by Juliet Clare Bell

Let’s speed-date Storystorm ideas and take the winners on a date (where you can have fun, put in the time and emotional energy, and see if you’re the perfect match)!

Each of my children gave me a notebook for Christmas (they know me so well!) and this, from my middle child, is now officially my Journal of Misfit Ideas (thanks to Mike Allegra on Day 5)…filling up with lots of Storystorm ideas…

I hope you’re having as much fun coming up with lots of unfiltered ideas as I am-–thanks to so many excellent posts. We’re nearing the end of Storystorm 2019 (can I hear a collective sigh?), so how do we make the most of our ideas? Well here’s something we tried last year with our local SCBWI group here in Birmingham, UK (on a budget hostel weekend retreat just after Storystorm finished). It went down really well and this year, we’re doing it again with a much bigger group. If you’d like to try it, you will need:

[1] Your thirty Storystorm ideas (fewer is fine, but if you have more, stop at thirty, or take literally just a couple of minutes before you start to filter it down to thirty).

[2] Lots of paper-–thirty sheets of A3 (that’s approximately double US letter-sized paper); I used a cheap recycled low grade A3 pad or you can use a roll of wallpaper or the light brown paper that comes free as packaging…

[3] A couple of sheets of A4 (letter-size) paper

[4] A pen (and could use other coloured pens to identify certain ideas if you’re interested in them—and want an excuse to use coloured pens…)

PART 1 (one hour): Speed-dating. Set a two-minute timer and press GO!

Brainstorm idea number one (on a big sheet)–quickly!- until the timer goes off. Start the two-minute timer again—and brainstorm idea number two… and work your way through all thirty in an hour. Be open and ready to be surprised by each of your thirty (idea) speed dates. Two minutes of consideration will often be enough to know whether there’s a spark, or something worth pursuing…

END OF PART 1: Take a break. Laugh with your friends. You might be buzzing or feeling emotionally drained.

PART 2 (one hour): (Not quite but fairly) snap decision time. Aim: to identify your top five and give each potential date some consideration before making your final choices…

Go through your ideas quickly and see which speak to you (or ‘spark joy’, anyone? So when you hold that piece of paper up to your chest it makes you go ‘eeeeeee!’)

Marie Kondo on sparking joy with clothes. Try it with your Storystorm ideas…

Choose five of those and spend about eight minutes on each one writing a short summary or pitch for it.

PART 3: Final hour—if you’re with a group (it’ll take less time with fewer people): Pitch a maximum of five ideas you like in no more than thirty seconds per idea. Have each of your fellow critique partners vote for the two they find most compelling. You may choose to ignore their thoughts but it was really interesting to hear the consensus (or lack of) on people’s preferred ones.

FINISH. With OPTIONAL PART 4: This year, at the end of the session, we will each decide on one to write up as a first draft manuscript for our March critique session, so that we don’t lose momentum (and those who aren’t able to write a draft by then will write a twelve-spread structure).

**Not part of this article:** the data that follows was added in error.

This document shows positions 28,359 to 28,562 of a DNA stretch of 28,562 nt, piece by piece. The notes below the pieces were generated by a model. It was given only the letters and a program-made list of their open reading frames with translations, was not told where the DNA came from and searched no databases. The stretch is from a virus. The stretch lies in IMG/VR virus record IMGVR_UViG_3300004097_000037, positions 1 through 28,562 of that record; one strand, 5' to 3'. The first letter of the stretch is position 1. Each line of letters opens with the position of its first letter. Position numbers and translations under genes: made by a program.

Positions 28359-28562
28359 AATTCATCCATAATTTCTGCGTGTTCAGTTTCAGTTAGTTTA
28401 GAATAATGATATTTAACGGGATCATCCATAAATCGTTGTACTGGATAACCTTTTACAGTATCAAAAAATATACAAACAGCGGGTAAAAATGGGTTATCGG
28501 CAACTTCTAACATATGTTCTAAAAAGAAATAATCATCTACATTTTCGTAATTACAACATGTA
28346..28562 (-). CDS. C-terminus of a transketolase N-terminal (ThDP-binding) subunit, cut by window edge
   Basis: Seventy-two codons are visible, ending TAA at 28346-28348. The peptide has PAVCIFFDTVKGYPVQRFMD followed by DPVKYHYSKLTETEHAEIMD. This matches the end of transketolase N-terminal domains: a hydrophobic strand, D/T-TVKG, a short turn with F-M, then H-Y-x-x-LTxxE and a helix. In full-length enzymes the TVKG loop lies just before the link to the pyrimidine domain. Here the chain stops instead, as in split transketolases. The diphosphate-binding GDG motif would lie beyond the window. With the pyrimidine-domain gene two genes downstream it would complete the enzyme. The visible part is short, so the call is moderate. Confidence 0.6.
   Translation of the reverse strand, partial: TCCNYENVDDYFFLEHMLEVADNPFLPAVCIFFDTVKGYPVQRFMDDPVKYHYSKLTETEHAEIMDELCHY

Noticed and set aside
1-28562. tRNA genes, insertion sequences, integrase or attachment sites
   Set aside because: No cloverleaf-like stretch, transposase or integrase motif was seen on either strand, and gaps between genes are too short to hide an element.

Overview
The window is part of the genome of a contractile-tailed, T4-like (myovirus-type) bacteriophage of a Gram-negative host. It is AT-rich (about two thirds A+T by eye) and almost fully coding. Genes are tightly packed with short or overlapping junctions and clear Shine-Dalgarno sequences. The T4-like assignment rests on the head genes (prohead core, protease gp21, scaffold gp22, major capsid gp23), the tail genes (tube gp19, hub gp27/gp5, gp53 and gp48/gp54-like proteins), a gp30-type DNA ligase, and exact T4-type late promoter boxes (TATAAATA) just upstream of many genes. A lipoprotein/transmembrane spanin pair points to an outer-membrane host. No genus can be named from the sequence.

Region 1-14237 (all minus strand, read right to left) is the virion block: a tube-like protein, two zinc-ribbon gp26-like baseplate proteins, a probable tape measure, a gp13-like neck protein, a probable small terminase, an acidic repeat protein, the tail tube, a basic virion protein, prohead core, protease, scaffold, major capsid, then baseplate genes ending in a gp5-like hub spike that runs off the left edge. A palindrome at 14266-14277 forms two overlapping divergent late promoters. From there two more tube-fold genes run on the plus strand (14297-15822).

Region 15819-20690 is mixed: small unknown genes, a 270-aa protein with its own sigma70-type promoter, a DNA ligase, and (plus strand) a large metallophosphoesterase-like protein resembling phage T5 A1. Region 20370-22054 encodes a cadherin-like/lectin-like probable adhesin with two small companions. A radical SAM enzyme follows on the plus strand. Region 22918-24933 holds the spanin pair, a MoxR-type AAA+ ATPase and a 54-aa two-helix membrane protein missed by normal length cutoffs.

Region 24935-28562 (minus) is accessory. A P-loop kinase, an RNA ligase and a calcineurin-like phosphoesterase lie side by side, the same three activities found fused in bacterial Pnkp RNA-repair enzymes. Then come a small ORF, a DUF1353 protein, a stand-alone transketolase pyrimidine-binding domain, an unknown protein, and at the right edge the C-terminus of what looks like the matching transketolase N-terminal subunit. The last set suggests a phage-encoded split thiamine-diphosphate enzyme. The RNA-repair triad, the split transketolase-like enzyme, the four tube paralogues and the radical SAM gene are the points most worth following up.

But what if you’re not in a critique group? I’d heartily advise joining one but you can do it easily on your own (without the vote), or if you have even one fellow Storystormer who you’re in contact with, you could do this whole process over Skype. I have an amazing fellow-Storystormer accountability partner and we Skype once a week and have committed to sending each other a picture book manuscript on the last day of each month for the whole of 2019 (and we hope, beyond) –it’s a great –if slightly terrifying- way of being proactive with your Storystorm ideas (and the many other ideas you will come up with over the course of the year if you continue to use your Storystorm techniques throughout the year. Remember, Storystorm’s for life, not just for January!

Of course, like some relationships, it might be that certain ideas are growers and need time to ferment. Great –just don’t throw your ideas out and you can see if any are slow burners by coming back to your discarded ideas in the future (or see if any of them make their own way back to you…). But treating your ideas professionally and respectfully –and efficiently, by the end of an afternoon or morning, you can have decided on which ones you’re most interested in taking out on a real date and spending some real time and emotional energy getting to know.

As a final note, I’ve never actually done speed-dating with people so apologies if the metaphor is a little off. Perhaps I should try it in the interests of blogging accuracy… I’m sure it would give me some more story ideas, though not, perhaps, for picture books…

Juliet Clare Bell (always called Clare, just to confuse people) is the author of five picture books with more on the way (including a very exciting narrative non-fiction project which she hopes she can talk about soon). She also teaches writing picture books to adults, does professional critiques, writes for the joint blog Picture Book Den, runs creative writing sessions with children and does numerous author visits. She’s been heavily involved with SCBWI British Isles for fourteen years. Visit her at and

Clare is giving away a professional picture book critique which includes an optional one-hour skype session to discuss the feedback.

Simply leave ONE COMMENT below to enter.

You’re eligible to win if you’re a registered Storystorm participant and you have commented once below. Prizes will be given away at the conclusion of the event.

Good luck!